Skiers and ski hill share special goal

Every Sunday from January through March - 10 athletes meet at Red Mountain to have fun and prepare to compete on the Special Olympic stage.

Every Sunday from January through March – 10 athletes meet at Red Mountain to have fun, develop skills and prepare to compete on the Special Olympic stage.

Thanks to the generous contribution of Red Mountain, providing ski passes and rentals, the Trail Special Olympics Ski Team has been training now for four years on the world-renowned ski hill.

The would-be ski racers range in age from nine years to middle aged, but even the older ones are young at heart, says Special Olympic supporter Cyra Frisk.

Kurt Kutcher is the head coach, and has been involved since its inception.

“My favourite part of coaching is listening to Joe singing to himself as he skis, or watching Charlotte throw her hands up in the air at the end of a run like she’s won a gold medal,” said Kutcher. “After coaching (these athletes) for a while, one realizes that most of us spend too much time worrying about things that don’t really matter.”

Kutcher is supported by Darrel Fry who coaches the more elite athletes, the provincial and national hopefuls.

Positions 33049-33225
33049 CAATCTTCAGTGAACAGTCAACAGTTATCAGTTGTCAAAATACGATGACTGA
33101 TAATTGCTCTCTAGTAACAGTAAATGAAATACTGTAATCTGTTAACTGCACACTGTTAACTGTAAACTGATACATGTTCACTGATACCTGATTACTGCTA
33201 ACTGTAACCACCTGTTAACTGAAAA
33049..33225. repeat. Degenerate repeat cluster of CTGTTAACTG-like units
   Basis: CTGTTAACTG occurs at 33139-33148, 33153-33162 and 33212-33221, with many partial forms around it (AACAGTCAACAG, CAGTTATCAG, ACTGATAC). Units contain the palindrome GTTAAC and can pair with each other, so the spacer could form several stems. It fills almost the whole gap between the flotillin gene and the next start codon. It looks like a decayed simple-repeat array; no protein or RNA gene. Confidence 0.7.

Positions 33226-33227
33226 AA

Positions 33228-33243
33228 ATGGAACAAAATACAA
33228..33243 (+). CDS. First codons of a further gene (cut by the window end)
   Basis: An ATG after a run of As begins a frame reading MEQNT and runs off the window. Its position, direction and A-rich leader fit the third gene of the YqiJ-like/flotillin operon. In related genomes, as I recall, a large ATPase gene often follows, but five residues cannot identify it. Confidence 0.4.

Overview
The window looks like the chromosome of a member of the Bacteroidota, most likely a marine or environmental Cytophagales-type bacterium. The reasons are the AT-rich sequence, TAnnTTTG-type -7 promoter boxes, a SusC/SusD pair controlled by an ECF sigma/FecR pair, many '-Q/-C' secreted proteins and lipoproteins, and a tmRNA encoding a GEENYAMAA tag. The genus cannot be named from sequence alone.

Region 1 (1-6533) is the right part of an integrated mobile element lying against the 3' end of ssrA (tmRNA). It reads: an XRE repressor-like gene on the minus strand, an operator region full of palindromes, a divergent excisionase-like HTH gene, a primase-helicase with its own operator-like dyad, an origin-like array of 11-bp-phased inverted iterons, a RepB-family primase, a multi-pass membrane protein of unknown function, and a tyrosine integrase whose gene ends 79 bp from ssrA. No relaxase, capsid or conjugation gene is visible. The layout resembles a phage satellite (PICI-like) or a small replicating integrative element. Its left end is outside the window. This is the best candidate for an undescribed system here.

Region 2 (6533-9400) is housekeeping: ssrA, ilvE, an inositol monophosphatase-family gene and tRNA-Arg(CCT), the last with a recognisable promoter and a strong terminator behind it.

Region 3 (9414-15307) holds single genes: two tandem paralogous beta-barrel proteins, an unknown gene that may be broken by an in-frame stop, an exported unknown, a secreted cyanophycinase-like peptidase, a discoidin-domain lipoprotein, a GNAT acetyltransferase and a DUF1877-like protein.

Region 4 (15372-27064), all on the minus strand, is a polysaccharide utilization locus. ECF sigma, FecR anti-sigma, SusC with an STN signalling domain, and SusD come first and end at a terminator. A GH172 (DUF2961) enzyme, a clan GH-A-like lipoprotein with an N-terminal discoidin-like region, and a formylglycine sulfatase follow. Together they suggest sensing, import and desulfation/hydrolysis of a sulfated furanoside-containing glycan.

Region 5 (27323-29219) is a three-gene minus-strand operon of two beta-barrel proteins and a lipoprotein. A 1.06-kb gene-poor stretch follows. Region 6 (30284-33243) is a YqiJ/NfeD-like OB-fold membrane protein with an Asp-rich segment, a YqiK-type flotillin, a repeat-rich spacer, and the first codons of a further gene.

Fry coached Aaron Boss and Stuart Hawton while they competed at the provincials in Kelowna last year, and are training hard to hopefully make the nationals this year.

But no matter how much success they have in competition, the weekly trip to the ski hill is something special in itself.

“It’s all about getting people in the outdoors and enjoying the experience,” said Red general manager, Erik Kalacis. “We want to turn on more fans to skiing, and we’re very proud to be supporting Special Olympics athletes and volunteers.”

Red’s support is both generous and instrumental in making the ski team affordable and accessible to all participants and volunteers.

“The understated support of Red is indicative of the community spirit and dedication to supporting the development of all athletic excellence which makes Red Mountain a truly family and community-oriented hill,” said Frisk .

“All that, while still being a world-class destination.”